Speaking of the three superpowered superpowered dudes in the Hybern battle, let’s talk about faerie magic bargains. The power level of bargains is weird in the whole series, but the issue comes into sharper focus in book 3 since bargains are used to control the three powerful and spooky creatures that become part of the deus ex machina chain in the final act of the book. Why don’t the characters abuse bargain magic to their advantage? Can Feyre and Reysand make a “bargain” with each other that they have to see each other at least once a week so that anyone who prevents them from doing so angers the mysterious neutral-third-party-faerie-bargain-magic and gets killed? Or are their rules about the terms of bargains? The way bargains currently exist in the series–overused, generally for alliances between unlikely friends, and underexplained–leaves them feeling like a cheap way to remove betrayal as a possibility for every subplot they’re integral to, which in turn feels like a shortcut to not having to worry about whether your characters’ motives and behaviors are consistent and sensible.
The other underexplained faerie magic mechanic that drives me a little bit nuts in this series is mating bonds. From what we’ve seen, they’re always heterosexual. There’s some vague hand-waving about it being related to procreation instincts, but it just feels like just another heteronormative slap in the face to queer readers. I wonder if Maas got some fan letters complaining about how painfully straight everyone in the series was after book 2 came out, because in this book we finally get some gays. There’s at least two bisexual characters, two lesbians, a reference to mmf threesomes, and a gay character. Finally having some representation is nice, but Mor’s coming-out seemed weird. How, in 500 years of going into his cousin’s mind, did Rhysand never find out she was a primarily sapphic bisexual? How, in 500 years of living in a seemingly decently sexual society, spending most of that time with her very close and loving circle of friends, would this have never come up? The reason Maas gives for Mor keeping it from her blood family–because she didn’t want them to be able to use that part of her to hurt her–makes sense and is consistent with what a lot of LGBTQ+ folks go through. But I don’t think I buy her being closeted that hard in the rest of her life for that long. Her sexuality feels like a box-checking afterthought.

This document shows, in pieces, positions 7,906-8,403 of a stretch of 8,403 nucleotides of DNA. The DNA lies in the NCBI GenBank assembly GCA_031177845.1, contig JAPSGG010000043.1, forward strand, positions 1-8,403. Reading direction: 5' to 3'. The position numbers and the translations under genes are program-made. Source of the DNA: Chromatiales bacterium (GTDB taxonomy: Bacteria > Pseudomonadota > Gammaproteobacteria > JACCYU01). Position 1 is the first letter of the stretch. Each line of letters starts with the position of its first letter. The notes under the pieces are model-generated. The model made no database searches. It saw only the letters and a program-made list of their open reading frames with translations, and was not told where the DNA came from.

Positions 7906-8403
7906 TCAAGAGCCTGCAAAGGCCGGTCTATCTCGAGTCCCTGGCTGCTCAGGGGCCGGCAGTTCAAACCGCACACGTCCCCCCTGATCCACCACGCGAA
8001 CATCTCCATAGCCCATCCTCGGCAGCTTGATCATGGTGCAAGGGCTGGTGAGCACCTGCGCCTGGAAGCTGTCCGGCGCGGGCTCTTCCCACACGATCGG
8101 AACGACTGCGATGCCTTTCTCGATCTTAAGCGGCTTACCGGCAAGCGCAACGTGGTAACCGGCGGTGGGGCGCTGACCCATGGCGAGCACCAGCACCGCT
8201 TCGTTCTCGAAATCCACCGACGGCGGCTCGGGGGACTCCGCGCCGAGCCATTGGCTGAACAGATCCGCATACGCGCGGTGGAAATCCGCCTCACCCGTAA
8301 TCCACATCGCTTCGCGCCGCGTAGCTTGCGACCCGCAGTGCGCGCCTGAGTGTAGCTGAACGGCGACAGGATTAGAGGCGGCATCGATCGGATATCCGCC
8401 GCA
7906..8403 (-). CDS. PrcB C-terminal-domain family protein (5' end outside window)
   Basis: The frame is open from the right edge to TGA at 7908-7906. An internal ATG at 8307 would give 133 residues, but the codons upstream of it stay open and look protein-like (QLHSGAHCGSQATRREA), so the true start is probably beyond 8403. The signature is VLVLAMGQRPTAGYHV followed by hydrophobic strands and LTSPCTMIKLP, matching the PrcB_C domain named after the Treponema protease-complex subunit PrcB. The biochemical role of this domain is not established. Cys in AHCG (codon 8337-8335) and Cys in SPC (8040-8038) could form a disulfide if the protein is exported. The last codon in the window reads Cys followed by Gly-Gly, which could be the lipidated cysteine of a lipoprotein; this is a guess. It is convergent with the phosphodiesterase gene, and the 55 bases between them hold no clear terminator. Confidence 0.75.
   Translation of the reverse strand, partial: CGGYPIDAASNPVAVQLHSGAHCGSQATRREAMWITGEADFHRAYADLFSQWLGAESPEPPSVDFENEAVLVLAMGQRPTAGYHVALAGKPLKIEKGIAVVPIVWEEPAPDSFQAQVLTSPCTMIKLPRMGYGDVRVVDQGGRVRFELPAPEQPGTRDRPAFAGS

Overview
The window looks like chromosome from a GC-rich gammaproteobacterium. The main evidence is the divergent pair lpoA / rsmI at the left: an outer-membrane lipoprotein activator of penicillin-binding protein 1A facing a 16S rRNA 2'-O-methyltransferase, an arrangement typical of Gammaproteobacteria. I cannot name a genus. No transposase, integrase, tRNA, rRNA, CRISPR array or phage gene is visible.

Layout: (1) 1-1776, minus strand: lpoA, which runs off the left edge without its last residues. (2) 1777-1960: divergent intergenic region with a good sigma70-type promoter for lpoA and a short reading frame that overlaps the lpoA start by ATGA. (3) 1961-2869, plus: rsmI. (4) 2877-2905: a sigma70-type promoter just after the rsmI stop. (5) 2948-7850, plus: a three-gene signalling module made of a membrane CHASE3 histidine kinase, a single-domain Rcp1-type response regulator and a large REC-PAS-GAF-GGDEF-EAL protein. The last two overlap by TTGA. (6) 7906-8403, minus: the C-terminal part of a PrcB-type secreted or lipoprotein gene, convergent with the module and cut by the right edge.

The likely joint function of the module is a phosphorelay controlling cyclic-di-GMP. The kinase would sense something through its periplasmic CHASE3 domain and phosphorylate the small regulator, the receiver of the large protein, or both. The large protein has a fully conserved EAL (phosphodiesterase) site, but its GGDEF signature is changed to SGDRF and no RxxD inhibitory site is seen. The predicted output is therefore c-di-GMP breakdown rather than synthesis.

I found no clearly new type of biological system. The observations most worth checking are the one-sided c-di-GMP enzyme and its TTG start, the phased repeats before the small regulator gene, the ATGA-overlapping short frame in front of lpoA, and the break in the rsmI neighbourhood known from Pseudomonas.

To round out this review, I figured I’d call out some more silly writing pet peeves. In every romance scene I can remember, there is mention of the man’s callused hands “scraping” against Feyre’s softer skin. Every time. I get the sensory detail she’s going for, but she could mix it up with the verbs, especially because “scraping” is a pretty gross one. Maas also really overuses the image of Rhys “tracing lazy circles on [Feyre’s] skin with a finger.” That one is so specific that it draws attention to itself and is all the more noticeable in its repetition.
…I’m still reading them all, though, aren’t I? As I mentioned in the recommendation section, I am curious to see where the story goes from here. The stakes in book 3, regardless of how real they may have felt, and their resolution reminded me a little bit of Abhorsen by Garth Nix. There’s just such a final-boss feeling about the characters all banding together to overcome a massive threat that I’m not sure where else the story could go unless Maas drops the pretense that she’s trying to write epics.